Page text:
Parc Bertrand is almost twice as big as Parc des Bastions. It is located in the upper reaches of Champel on the borders of the Florissant district. Its remarkable trees, vast lawns and numerous amenities make it a very popular site.
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History and development
The estate dates back to the 17th century, when Champel was a grim area of countryside outside the city walls where political opponents were executed and “witches” were burned (on the current avenue Beau-Séjour!). At the end of the 18th century, the district became more fashionable as affluent families began moving in. The park owes its name to the photographer/explorer Alfred Bertrand. His family purchased the estate in the 19th century and his widow donated it to the City of Geneva in 1940.
Parc Bertrand is bordered by myriad species of tree surrounding vast lawns and numerous amenities. In the centre of the park, an alley of willows runs alongside a lake and the remains of a stream which previously flowed through the site. Breathtakingly-white Himalayan birch, stunning sequoias, a number of different species of pine, plane trees, a magnificent incense cedar, alleys of lime trees and horse-chestnuts contribute to the park’s beauty and exceptional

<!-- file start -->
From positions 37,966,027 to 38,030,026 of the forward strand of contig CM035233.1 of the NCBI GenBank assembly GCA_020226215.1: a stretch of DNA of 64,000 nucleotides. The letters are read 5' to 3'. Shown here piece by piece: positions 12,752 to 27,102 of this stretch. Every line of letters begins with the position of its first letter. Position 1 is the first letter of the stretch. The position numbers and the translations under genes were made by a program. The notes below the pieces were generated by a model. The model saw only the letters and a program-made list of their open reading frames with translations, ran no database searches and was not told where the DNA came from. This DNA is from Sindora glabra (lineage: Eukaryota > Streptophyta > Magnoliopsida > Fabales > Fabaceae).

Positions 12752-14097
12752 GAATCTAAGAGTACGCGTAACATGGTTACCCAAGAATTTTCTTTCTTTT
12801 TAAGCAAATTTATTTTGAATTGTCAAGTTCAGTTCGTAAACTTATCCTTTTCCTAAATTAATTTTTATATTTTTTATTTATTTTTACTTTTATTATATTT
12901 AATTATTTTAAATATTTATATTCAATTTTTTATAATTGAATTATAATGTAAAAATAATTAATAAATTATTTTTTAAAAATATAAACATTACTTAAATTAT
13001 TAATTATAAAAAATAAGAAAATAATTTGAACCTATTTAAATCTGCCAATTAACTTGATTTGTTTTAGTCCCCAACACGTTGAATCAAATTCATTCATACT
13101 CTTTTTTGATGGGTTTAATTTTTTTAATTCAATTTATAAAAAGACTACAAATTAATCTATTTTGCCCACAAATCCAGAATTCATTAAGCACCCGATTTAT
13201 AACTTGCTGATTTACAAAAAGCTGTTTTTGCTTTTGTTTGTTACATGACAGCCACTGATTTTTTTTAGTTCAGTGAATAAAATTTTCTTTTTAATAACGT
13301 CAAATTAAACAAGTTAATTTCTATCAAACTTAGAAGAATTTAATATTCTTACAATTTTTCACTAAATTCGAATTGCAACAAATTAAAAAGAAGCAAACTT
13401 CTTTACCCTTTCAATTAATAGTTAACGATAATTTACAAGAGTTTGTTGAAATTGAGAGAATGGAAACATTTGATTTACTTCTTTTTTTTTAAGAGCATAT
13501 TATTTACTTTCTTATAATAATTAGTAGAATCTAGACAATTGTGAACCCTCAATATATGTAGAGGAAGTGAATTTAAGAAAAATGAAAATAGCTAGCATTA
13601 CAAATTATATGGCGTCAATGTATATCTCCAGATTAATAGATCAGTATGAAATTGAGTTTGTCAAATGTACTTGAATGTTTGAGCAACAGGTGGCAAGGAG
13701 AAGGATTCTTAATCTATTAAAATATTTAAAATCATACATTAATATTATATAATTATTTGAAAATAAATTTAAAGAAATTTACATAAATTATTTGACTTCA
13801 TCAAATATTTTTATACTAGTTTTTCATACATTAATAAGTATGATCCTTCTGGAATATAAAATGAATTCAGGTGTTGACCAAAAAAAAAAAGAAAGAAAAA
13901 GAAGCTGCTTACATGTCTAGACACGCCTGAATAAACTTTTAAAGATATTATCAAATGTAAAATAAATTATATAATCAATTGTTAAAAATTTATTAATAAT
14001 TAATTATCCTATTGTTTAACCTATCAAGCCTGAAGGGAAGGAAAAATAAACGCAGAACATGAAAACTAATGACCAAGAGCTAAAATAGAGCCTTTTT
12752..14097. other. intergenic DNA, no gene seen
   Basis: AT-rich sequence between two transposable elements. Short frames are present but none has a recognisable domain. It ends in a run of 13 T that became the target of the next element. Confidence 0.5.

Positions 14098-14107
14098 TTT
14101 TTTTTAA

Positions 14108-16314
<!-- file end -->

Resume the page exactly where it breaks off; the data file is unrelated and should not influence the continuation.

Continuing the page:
The play area in Parc Bertrand is one of the most attractive in the city. There is also a paddling pool and a proxisport facility. Built in 1750, the former manor house has been turned into a school. It is surrounded by a flower garden. The Champel community centre regularly organises events in the park. Public toilets are available near the school. Two large areas for dogs (one fenced in and the other open) have been installed along Route de Florissant and Avenue Eugène-Pittard. In the rest of the park, dogs are allowed on the paths if kept on a leash.
The City’s parks and gardens are managed ecologically without any chemical products being used. Biodiversity is fostered in Parc Bertrand, in particular through late mowing of the borders.
Article modifié le 26.01.2023 à 14:01